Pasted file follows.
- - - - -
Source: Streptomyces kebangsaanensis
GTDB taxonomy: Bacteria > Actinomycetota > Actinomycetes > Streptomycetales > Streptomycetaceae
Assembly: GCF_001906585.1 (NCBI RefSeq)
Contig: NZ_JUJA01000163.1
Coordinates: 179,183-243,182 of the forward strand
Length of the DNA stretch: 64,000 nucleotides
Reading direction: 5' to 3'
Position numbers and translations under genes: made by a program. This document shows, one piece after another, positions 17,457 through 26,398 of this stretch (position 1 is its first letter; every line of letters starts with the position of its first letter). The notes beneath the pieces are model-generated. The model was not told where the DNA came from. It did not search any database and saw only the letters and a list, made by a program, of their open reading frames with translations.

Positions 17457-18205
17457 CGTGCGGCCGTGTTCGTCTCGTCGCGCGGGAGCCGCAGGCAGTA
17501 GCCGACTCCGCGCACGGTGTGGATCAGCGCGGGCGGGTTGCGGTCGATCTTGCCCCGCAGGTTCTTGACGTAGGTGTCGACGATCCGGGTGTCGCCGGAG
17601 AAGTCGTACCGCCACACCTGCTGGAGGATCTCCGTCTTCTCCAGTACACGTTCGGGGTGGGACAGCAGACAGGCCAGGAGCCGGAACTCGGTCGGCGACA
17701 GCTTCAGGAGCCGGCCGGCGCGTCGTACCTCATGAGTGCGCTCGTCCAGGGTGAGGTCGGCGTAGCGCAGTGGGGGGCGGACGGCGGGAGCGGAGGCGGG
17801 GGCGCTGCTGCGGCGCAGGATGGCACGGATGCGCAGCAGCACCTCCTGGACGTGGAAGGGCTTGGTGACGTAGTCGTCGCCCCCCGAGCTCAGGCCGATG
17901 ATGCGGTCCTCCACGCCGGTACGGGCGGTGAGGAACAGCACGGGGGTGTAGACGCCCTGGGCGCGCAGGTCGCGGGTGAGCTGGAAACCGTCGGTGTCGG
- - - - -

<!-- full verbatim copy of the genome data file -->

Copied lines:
Source: Streptomyces kebangsaanensis
GTDB taxonomy: Bacteria > Actinomycetota > Actinomycetes > Streptomycetales > Streptomycetaceae
Assembly: GCF_001906585.1 (NCBI RefSeq)
Contig: NZ_JUJA01000163.1
Coordinates: 179,183-243,182 of the forward strand
Length of the DNA stretch: 64,000 nucleotides
Reading direction: 5' to 3'
Position numbers and translations under genes: made by a program. This document shows, one piece after another, positions 17,457 through 26,398 of this stretch (position 1 is its first letter; every line of letters starts with the position of its first letter). The notes beneath the pieces are model-generated. The model was not told where the DNA came from. It did not search any database and saw only the letters and a list, made by a program, of their open reading frames with translations.

Positions 17457-18205
17457 CGTGCGGCCGTGTTCGTCTCGTCGCGCGGGAGCCGCAGGCAGTA
17501 GCCGACTCCGCGCACGGTGTGGATCAGCGCGGGCGGGTTGCGGTCGATCTTGCCCCGCAGGTTCTTGACGTAGGTGTCGACGATCCGGGTGTCGCCGGAG
17601 AAGTCGTACCGCCACACCTGCTGGAGGATCTCCGTCTTCTCCAGTACACGTTCGGGGTGGGACAGCAGACAGGCCAGGAGCCGGAACTCGGTCGGCGACA
17701 GCTTCAGGAGCCGGCCGGCGCGTCGTACCTCATGAGTGCGCTCGTCCAGGGTGAGGTCGGCGTAGCGCAGTGGGGGGCGGACGGCGGGAGCGGAGGCGGG
17801 GGCGCTGCTGCGGCGCAGGATGGCACGGATGCGCAGCAGCACCTCCTGGACGTGGAAGGGCTTGGTGACGTAGTCGTCGCCCCCCGAGCTCAGGCCGATG
17901 ATGCGGTCCTCCACGCCGGTACGGGCGGTGAGGAACAGCACGGGGGTGTAGACGCCCTGGGCGCGCAGGTCGCGGGTGAGCTGGAAACCGTCGGTGTCGG